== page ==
Red Wine Sauce for Salmon

Preparation info

  • Difficulty


  • yield:

    2 cups

Appears in


By James Peterson

Published 1991

  • About


salmon head(s) 1 large or 2 or 3 small
butter oz 45 g
carrot, coarsely chopped 1 medium 1 medium
onion, coarsely chopped 1 medium 1 medium
garlic cloves, coarsely chopped 3 3
red wine 5 cups 1.2 L
medium bouquet garni 1 1
butter (optional) as needed as needed
flour (optional) as needed as needed
red wine vinegar or sherry vinegar (or to taste) 1 tbsp 15 ml
salt and pepper to taste to taste


  1. Ideally, the salmon heads should be split in half. Given that this is difficult, it is best to have it done by the fish supplier. If you just have the whole heads, use them as described here. Remove the gills from the salmon head(s). Rinse with cold water, or, better, soak the head(s) in a bowl of cold water for a couple of hours or overnight (in the refrigerator), changing the water every hour or so.
  2. Melt ounces (45 grams) butter in a saucepan and add the carrots, onions, garlic, and salmon head(s). (A)

    Add 1 cup (250 milliliters) of the red wine and stir over medium heat until the vegetables soften and a brown layer of caramelized juices begins to form on the bottom of the pan. This may take as long as 15 minutes. The salmon should completely fall apart (B)

    and the liquid should completely evaporate until it forms a caramelized layer on the bottom of the pan. There will also be plenty of fat, which can be spooned off, if practical. (C)

  3. Deglaze the pan with the remaining red wine (D)

    and add the bouquet garni. Simmer the sauce gently, stirring occasionally, while scraping with a wooden spoon against the bottom of the pan. (E)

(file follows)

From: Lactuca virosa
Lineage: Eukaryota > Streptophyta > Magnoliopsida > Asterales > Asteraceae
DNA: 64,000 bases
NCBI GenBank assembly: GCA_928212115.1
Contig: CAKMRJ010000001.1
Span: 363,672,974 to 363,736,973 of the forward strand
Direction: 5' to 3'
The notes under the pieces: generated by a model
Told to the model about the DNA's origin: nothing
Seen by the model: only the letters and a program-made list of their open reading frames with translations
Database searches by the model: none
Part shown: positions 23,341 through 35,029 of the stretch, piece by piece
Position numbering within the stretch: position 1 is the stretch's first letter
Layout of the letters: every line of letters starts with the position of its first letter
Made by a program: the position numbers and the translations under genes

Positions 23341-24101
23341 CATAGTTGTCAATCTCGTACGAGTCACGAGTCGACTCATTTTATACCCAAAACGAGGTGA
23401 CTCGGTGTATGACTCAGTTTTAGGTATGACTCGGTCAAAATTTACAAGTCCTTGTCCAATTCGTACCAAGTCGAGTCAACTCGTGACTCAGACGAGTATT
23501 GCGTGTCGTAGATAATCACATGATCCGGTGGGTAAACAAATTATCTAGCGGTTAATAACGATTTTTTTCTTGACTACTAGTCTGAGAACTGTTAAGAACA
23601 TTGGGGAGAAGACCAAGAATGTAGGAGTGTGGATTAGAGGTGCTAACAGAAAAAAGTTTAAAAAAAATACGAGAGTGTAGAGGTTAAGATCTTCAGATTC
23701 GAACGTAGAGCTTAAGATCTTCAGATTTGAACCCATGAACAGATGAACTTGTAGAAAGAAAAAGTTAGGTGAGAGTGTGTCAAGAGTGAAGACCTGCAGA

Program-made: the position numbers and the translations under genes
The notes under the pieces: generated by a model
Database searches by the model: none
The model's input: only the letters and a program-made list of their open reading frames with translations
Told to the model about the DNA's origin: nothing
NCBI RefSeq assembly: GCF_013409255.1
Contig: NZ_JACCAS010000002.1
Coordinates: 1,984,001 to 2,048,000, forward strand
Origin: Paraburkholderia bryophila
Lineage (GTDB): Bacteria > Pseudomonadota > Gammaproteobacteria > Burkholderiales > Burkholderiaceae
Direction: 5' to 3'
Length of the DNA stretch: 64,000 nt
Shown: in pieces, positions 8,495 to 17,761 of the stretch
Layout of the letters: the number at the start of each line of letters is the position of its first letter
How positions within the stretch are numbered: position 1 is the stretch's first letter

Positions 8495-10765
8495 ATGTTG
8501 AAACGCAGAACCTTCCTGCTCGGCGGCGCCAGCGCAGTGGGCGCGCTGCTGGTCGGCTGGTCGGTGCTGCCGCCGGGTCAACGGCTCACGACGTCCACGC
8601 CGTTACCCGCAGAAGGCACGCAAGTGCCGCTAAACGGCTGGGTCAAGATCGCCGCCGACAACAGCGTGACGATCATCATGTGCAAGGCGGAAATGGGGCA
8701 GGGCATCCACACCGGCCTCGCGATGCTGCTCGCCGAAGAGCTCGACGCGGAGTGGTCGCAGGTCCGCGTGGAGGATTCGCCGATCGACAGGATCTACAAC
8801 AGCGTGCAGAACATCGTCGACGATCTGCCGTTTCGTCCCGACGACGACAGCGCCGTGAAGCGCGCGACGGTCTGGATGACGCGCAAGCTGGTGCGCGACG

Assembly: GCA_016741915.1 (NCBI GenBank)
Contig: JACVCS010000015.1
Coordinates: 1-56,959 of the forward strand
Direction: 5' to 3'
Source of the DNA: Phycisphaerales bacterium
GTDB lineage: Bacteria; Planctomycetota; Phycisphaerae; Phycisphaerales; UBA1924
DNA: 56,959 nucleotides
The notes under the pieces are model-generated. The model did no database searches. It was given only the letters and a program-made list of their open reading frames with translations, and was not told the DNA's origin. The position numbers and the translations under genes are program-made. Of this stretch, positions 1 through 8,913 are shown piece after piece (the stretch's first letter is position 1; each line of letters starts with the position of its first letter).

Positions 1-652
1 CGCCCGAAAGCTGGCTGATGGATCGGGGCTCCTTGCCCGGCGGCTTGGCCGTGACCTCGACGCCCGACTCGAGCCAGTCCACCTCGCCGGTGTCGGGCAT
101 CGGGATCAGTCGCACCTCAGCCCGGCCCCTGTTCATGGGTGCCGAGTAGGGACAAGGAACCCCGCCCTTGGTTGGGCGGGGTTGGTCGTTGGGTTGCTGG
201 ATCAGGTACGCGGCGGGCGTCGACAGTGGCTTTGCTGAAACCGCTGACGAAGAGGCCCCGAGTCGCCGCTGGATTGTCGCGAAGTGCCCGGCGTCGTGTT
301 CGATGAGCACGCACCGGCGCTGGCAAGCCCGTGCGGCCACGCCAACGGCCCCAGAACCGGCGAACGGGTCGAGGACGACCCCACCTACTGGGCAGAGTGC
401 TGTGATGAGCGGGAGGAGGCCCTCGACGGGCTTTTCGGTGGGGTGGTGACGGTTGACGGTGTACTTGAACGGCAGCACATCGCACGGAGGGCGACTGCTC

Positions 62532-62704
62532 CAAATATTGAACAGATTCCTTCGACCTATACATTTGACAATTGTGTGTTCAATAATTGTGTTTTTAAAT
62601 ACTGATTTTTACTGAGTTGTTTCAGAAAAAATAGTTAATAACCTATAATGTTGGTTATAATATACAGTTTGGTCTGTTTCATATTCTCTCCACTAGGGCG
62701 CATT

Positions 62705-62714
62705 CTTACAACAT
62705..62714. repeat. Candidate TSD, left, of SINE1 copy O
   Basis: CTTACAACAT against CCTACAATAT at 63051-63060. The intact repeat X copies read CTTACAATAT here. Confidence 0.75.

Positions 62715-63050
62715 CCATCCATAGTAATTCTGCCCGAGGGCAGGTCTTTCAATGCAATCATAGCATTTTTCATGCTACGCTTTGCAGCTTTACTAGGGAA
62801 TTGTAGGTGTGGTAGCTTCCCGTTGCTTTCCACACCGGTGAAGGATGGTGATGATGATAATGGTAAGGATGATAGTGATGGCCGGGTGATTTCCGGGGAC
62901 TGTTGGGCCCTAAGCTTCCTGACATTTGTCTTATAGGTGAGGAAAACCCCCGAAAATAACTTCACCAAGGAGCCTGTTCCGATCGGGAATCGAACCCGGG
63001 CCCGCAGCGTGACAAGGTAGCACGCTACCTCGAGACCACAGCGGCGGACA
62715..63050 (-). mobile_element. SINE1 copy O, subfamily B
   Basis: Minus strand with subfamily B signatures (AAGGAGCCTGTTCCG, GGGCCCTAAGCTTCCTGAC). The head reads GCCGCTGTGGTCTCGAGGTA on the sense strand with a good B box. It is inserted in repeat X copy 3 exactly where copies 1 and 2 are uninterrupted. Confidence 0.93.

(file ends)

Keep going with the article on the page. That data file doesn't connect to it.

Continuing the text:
After about 45 minutes, strain the sauce through a fine chinois into a 2-quart saucepan, using a rolling pin to force through the sauce. (F, G)

  4. Place the saucepan on the heat, keeping it to one side of the heat source. Skim off any froth and scum. (H)

    Simmer until about 2 cups (500 milliliters) liquid remain, skimming until the sauce is free of fat.

  5. You can either finish the sauce with butter alone (such a sauce will be more intense and richer, and there will be less of it) or finish it with beurre manié. If you want to finish the sauce with butter alone, reduce the liquid to ¾ cup (180 milliliters), or until it has the consistency you like, and then whisk in enough butter to get the right effect. You could also omit the butter; keep in mind, however, that the red wine sauce base can take on an acrid quality that is best softened with butter.
  6. If finishing the sauce with beurre manié, work together about 1 ounce (30 grams) butter with 2 tablespoons (15 grams) flour. Whisk in 2 tablespoons (30 grams) of the beurre manié to start, bring to a boil, and judge the consistency. If you want the sauce thicker, add more beurre manié and return to a boil again to assess its thickening power.
  7. Add the vinegar and season with salt and pepper.